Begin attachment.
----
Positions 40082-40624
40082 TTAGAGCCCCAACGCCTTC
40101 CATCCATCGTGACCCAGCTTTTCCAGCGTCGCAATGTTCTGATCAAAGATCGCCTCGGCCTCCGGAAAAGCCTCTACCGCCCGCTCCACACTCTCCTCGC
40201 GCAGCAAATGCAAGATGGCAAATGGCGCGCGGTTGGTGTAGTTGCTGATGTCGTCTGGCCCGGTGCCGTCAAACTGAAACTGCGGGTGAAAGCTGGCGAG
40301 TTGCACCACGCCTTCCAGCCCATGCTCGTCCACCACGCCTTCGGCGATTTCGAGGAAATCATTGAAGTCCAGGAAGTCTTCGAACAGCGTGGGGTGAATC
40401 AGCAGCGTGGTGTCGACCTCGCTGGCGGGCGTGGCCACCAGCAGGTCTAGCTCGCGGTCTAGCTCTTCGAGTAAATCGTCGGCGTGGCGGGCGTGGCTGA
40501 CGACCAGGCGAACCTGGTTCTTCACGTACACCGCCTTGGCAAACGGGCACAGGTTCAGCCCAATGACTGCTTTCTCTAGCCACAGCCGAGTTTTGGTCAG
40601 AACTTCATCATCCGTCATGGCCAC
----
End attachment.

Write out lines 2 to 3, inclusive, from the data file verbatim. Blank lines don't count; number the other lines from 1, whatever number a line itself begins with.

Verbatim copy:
40082 TTAGAGCCCCAACGCCTTC
40101 CATCCATCGTGACCCAGCTTTTCCAGCGTCGCAATGTTCTGATCAAAGATCGCCTCGGCCTCCGGAAAAGCCTCTACCGCCCGCTCCACACTCTCCTCGC